Jill Marie Ippolito knows firsthand that yoga is a lot more than just a physical activity — it’s an opportunity to teach, empower and heal. Experiencing her own transformation through yoga as a teenager, Jill founded UpRising Yoga to bring the power of the sport to kids in the juvenile detention system. Jill’s free classes are all about giving at-risk children the tools to grow.
But Jill doesn’t stop there: UpRising Yoga also trains teachers, social workers, parents and anyone else wanting to give back to youth in the community to use yoga as a tool. “Our last training had almost 60 people attend,” says Jill. The idea is that by sharing her knowledge, Jill can bring her teachings to a broader audience and serve as many kids as possible. Jill’s story is proof that the practice yoga can do more than help at-risk kids — it can heal.
Go where the love is. Slow down. Know that you’re going to be OK. Everything is happening exactly the way it’s supposed to.
How did you discover your current job?
I discovered my job through volunteering as a juvenile hall yoga teacher. There’s a definite need for yoga to help calm and quell anxiety in kids waiting to be sentenced.
My passion for yoga as a healing tool is rooted in the frightening statistic that 82 percent of foster youth are sexually trafficked. These are the same kids I was teaching yoga to. It was my way of helping them heal from their trauma. And by creating a nonprofit organization, I established a foundation for my vision to ensure that yoga is seen as an effective tool and method for healing our nation’s incarcerated youth.
What responsibilities do you have in your role?
I have a schedule packed with extensive speaking engagements to carry the mission of UpRising Yoga and ensure its long-term strategy and operational responsibilities. I oversee staff and volunteers, publicity, our web presence and expansion. I also develop, recruit for and teach Trauma Sensitive Mindfulness Yoga trainings. I help equip our teachers with skills to work with at-risk youth and communities. This also involves negotiating contracts with schools, juvenile facilities, probation camps and after-care programs. Our training is for everyone; not just yoga teachers on how to work with this population. We strive to bring yoga into communities that aren’t big on yoga and share the healing capabilities of the practice.
What is it about your job that makes you feel it’s the right fit for you?
My story is the same as that of the students who I’m teaching. I, too, was the same juvenile hall, where I now teach, when I was 17. I was suffering, in pain and experiencing the pain, trauma, depression stress and severe physical injuries from my experience. Yoga helped me heal that emotional sickness — inside and out. When I share my story of overcoming adversity, it’s my hope I’m able to share the gift of healing that yoga can provide for everyone.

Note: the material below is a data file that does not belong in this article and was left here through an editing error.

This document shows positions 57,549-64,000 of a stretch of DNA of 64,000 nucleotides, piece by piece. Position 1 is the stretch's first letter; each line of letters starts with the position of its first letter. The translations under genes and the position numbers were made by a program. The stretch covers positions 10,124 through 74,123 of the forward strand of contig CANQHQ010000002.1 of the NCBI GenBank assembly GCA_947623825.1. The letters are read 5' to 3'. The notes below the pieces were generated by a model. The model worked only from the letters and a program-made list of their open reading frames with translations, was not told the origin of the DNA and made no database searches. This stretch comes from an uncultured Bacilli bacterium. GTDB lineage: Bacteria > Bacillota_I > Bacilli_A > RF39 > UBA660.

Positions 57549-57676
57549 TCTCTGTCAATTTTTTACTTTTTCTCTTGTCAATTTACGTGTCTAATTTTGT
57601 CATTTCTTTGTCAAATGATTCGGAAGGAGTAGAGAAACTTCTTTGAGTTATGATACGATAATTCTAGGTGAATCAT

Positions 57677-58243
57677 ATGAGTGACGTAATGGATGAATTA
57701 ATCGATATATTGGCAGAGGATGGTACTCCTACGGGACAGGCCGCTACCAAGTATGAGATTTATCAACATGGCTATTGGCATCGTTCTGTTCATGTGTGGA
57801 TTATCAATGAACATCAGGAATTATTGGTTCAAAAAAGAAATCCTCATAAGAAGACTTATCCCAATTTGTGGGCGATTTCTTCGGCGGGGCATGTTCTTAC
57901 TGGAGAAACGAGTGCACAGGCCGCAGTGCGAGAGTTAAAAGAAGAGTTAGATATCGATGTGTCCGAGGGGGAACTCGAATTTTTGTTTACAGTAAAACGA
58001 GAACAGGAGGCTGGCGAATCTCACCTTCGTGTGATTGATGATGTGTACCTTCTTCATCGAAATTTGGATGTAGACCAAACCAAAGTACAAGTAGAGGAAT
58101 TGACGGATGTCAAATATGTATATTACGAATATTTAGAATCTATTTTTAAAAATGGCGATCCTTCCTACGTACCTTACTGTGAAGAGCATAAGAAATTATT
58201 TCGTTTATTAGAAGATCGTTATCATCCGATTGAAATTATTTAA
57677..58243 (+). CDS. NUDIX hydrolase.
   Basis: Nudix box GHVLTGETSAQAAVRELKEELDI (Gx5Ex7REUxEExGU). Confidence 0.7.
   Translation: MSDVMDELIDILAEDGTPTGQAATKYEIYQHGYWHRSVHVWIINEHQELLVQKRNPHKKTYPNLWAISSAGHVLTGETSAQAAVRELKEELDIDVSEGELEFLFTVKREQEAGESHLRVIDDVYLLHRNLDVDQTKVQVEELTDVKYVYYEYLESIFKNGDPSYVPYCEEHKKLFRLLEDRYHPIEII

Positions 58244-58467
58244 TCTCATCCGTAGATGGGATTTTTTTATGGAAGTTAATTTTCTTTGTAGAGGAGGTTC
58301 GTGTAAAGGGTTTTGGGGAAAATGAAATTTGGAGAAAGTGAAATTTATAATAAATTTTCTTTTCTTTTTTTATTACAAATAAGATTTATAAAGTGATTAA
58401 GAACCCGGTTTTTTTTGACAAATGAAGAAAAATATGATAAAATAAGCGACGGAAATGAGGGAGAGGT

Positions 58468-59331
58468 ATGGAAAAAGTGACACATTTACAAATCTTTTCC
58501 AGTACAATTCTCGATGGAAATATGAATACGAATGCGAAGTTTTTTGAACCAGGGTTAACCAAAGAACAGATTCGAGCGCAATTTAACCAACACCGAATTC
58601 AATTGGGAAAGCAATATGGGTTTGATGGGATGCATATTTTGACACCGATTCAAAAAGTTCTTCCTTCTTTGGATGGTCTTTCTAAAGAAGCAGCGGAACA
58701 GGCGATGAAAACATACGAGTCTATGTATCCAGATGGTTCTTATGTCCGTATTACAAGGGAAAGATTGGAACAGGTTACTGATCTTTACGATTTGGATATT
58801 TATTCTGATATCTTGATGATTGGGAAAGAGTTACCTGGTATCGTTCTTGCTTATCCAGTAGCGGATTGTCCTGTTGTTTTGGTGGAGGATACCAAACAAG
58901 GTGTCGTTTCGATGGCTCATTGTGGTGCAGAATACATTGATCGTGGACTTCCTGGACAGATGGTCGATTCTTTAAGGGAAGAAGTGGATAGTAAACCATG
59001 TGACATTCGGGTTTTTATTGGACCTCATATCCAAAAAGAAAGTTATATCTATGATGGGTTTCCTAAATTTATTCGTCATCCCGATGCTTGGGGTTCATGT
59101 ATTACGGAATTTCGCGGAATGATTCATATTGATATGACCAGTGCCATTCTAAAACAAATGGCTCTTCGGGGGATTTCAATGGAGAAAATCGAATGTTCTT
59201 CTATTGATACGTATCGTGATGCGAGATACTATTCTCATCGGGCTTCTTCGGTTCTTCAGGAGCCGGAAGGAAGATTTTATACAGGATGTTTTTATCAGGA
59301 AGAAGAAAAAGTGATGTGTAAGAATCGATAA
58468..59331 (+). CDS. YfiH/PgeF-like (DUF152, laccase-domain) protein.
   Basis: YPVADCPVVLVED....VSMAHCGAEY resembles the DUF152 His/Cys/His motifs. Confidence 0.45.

My message is this: If it worked for me, it can work for you, too.
What challenges keep you awake at night?
I think about how we can expand our organization to bring yoga to more people. I also think about establishing our after-care program, ways to offer more services and ways to create more jobs to compensate more yoga teachers. Of course fundraising and seeking grants are a continual challenge always on my mind.
Is work/life balance ever a problem with you? If so, what is one no-fail tactic you use to create balance?
Yoga! I need to practice it more than I teach it. I also love nature. Taking my dog out to play helps me stop my work and have fun. Of course, spending time with my husband reminds me to put love and family first.
Was there ever a moment in your career where you’ve thought, “I made it!” What was it?
Yes. I felt this way when I was nominated to be in John Russo’s book, 100 Making A Difference. I was photographed and featured with some incredibly heroic people — and I still don’t know who nominated me. At that time, I stopped for a moment and took in what an impact the UpRising Yoga team is making!
What are some of the rules you live by?
Punctuality, honesty and room for human error are very important to me. Because of the sensitivity of our cause, I keep the principle of “serving” rather than “helping”. We’re serving a population to empower our students to help themselves.
What qualities does it take for someone to be successful in your line of work?
You need to show up, no matter what. Build relationships based on respect, consistency and intimacy. You also have to make sure that you’ve dealt with your own pain and healing before offering your services to someone else. In other words, you must practice what you preach.
What one piece of advice do you wish you could tell a 21-year-old version of yourself?
Go where the love is. Slow down. Know that you’re going to be OK. Everything is happening exactly the way it’s supposed to. Remember that the hardships you overcome will become an asset to help someone else.
What do you love the most about your workday?
Teaching yoga to kids and watching their eyes light up gives me a sense of purpose. The transformation from misery or stress to feeling light and free is so powerful. In this role, you can truly bring a gift of peace that can last a lifetime.